Once the fermentation of moromi is complete, the next step is pressing, known as "joso," which separates the rice solids, or "kasu," from the alcoholic liquid.

This process yields the clear beverage officially termed "seishu" (clear sake).

Several methods are employed for pressing sake:

  1. Automated Pressing: The most prevalent method involves an automated machine that uses accordion-like filters to efficiently extract sake from the kasu. This method is favored for its efficiency and reliability.
  2. Traditional Fune Pressing: An older technique uses a "fune," a boat-like box where cloth bags filled with moromi are stacked. Initially, some sake, called "arabashiri" (rough run), flows freely. Additional pressure then extracts "nakadori," a higher-quality sake. The two are often blended, although they can also be bottled separately. Finally, immense pressure yields "seme," which has a rougher taste and is usually kept separate.
  3. Shizukushibori (Drip Pressing): In this labor-intensive method, bags of moromi are suspended over a tank to collect the dripping sake, known as shizuku sake. This method produces high-quality, rare, and expensive sake.

To create cloudy sake (nigori), moromi is either coarsely pressed, allowing some rice solids to remain, or fresh kasu is added to clear, finished sake, providing a different texture and flavor profile.

Oribiki: Clarifying Sake Post-Pressing

After the pressing process (joso), sake often retains fine sediments such as yeast and starch, known as "ori," which can leave the beverage cloudy.

To clarify the sake, it is stored at cold temperatures, allowing these sediments to settle. The storage tanks are specially designed with a raised bottom and two spouts to facilitate this process.

Clear sake is drawn from the upper spout, separating it from the cloudy ori collected from the lower spout.

This clarification step is similar to the racking process used in winemaking, where the clearer liquid is separated from its sediments.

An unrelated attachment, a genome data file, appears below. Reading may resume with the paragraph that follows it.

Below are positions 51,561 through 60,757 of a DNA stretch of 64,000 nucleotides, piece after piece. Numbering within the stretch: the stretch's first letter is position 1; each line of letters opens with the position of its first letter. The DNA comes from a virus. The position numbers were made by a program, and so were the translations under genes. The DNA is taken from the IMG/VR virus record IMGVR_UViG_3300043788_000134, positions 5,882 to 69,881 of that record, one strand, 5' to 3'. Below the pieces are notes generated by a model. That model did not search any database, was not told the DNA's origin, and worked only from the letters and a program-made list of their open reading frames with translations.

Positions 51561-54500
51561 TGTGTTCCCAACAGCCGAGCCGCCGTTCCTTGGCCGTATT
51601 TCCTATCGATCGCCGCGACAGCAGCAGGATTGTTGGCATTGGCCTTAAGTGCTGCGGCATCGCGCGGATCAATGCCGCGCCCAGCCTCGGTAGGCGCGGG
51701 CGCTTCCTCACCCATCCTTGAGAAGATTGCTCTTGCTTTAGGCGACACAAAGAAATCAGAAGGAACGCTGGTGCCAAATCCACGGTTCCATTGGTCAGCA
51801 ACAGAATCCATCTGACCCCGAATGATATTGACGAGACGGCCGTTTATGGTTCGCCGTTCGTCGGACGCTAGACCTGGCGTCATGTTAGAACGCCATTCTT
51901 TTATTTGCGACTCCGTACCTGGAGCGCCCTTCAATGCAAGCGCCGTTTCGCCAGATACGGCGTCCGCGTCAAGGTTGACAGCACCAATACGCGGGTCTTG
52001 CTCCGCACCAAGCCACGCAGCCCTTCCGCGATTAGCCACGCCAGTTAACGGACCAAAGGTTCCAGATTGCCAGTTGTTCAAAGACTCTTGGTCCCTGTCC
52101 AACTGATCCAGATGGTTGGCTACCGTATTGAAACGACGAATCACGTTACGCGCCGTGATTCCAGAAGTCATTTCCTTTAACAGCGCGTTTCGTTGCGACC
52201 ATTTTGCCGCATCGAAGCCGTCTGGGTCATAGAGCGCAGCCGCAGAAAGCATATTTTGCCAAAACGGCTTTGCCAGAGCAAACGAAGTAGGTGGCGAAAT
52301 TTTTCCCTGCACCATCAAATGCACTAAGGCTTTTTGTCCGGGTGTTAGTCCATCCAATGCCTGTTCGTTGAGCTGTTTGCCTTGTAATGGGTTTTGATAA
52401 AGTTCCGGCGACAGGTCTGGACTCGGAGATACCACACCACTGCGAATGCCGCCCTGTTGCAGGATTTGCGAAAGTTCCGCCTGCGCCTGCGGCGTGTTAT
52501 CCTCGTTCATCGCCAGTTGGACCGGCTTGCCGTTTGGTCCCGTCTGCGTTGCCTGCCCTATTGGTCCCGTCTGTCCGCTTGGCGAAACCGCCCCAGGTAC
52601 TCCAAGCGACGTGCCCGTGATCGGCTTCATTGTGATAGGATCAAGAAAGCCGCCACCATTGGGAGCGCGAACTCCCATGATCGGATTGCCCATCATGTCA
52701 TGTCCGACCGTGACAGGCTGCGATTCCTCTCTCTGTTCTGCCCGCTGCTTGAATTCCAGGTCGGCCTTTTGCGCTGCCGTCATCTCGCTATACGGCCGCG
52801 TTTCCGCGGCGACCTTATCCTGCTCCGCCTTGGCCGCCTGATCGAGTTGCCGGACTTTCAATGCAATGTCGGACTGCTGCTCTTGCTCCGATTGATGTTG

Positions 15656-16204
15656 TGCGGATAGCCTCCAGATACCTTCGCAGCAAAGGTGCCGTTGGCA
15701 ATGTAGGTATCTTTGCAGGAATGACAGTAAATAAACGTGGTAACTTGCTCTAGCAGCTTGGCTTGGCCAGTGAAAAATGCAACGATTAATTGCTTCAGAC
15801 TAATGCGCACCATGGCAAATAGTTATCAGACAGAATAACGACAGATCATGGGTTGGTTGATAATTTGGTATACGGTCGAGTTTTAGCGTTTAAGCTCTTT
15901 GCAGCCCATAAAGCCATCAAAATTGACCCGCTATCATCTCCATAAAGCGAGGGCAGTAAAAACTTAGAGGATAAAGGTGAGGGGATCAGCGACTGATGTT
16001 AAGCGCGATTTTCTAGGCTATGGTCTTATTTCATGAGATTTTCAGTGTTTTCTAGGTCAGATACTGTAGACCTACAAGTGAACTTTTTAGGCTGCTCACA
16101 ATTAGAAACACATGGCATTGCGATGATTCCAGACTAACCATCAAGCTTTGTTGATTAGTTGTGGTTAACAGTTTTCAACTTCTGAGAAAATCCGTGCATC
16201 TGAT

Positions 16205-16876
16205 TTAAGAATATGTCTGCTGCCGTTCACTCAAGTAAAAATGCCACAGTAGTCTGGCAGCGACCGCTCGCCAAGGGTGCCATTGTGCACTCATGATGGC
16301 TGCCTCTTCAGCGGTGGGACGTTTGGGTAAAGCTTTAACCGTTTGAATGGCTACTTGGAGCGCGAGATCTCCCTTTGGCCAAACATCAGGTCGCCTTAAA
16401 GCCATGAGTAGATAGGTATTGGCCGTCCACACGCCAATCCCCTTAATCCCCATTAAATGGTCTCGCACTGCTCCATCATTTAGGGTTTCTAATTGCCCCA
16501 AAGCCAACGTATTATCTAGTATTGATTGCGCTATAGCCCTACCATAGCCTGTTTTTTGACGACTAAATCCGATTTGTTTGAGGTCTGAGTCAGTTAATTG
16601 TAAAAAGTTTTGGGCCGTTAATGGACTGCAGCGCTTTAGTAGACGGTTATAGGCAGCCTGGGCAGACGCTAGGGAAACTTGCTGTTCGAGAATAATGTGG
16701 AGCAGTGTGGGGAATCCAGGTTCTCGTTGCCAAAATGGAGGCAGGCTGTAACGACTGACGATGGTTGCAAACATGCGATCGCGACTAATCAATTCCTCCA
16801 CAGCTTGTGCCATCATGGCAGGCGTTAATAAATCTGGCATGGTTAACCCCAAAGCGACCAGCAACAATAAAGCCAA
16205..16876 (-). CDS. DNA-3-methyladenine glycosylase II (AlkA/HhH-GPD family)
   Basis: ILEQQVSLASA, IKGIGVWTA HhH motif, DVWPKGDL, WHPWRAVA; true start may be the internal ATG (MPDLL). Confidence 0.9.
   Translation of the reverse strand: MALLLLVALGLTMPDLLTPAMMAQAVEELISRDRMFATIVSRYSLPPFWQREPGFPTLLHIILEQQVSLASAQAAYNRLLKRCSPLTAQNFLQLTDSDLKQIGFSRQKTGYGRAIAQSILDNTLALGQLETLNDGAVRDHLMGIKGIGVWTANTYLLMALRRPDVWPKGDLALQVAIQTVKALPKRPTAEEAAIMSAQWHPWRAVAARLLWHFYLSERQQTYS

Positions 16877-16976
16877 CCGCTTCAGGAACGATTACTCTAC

Sake Filtration Methods

After pressing and oribiki, most sake undergoes filtration to enhance stability, color, and aroma. Various filtration methods are employed, each affecting the sake's final characteristics:

  1. Carbon Filtration: This method uses activated carbon to produce a clear, colorless sake. While it results in a cleaner taste, some flavors may be diminished.
  2. Paper Filtration: The most commonly used method, paper filtration allows more color and flavor to remain in the sake, providing a richer profile.

Unfiltered sake, referred to as "muroka," involves no use of activated carbon and may include no filtration or very coarse filtration.

Generally, unfiltered sake boasts a richer flavor, fuller body, and deeper color, offering a distinct experience from its filtered counterparts.

Sake Pasteurization Process

Most sake undergoes pasteurization twice to enhance its stability and shelf life.

This process, known as "hi-ire," typically occurs once after filtration and again before bottling. During pasteurization, sake is heated to between 140°F and 149°F for approximately 30 minutes.

The most common method involves transferring sake through a coil submerged in boiling water, effectively stopping enzymatic activity and preventing spoilage by unwanted bacteria.

However, not all sake is pasteurized. Namazake, or unpasteurized sake, is known for its intense flavor and higher acidity.

Due to its sensitivity, it requires careful storage and constant refrigeration.

Namazake is often released towards the end of the brewing season, making spring and early summer ideal times to find it.

Namazume is sake pasteurized only once, typically when it's bottled. This partial pasteurization allows it to retain some of the freshness and vibrancy of namazake, yet it remains more shelf-stable than its fully unpasteurized counterpart.

Sake Storage, Adjustment, and Maturation

After the pasteurization process ("hi-ire"), sake typically undergoes a maturation period in tanks for up to six months, maintained at cool temperatures between 59°F and 68°F to preserve its freshness.

During this phase, different batches of sake are sampled and blended to ensure consistency in flavor and quality. Sake intended for export may skip this aging process to maintain a fresher profile upon arrival.

The final adjustment often involves "warimizu" (water dilution), which serves multiple purposes.

It not only lowers the alcohol content, making the sake lighter and smoother, but also reduces the tax rate applicable to the product.

Sake that undergoes minimal or no dilution is known as "genshu." To fall under this category, its alcohol content must not be reduced by more than 1%, preserving its robust character.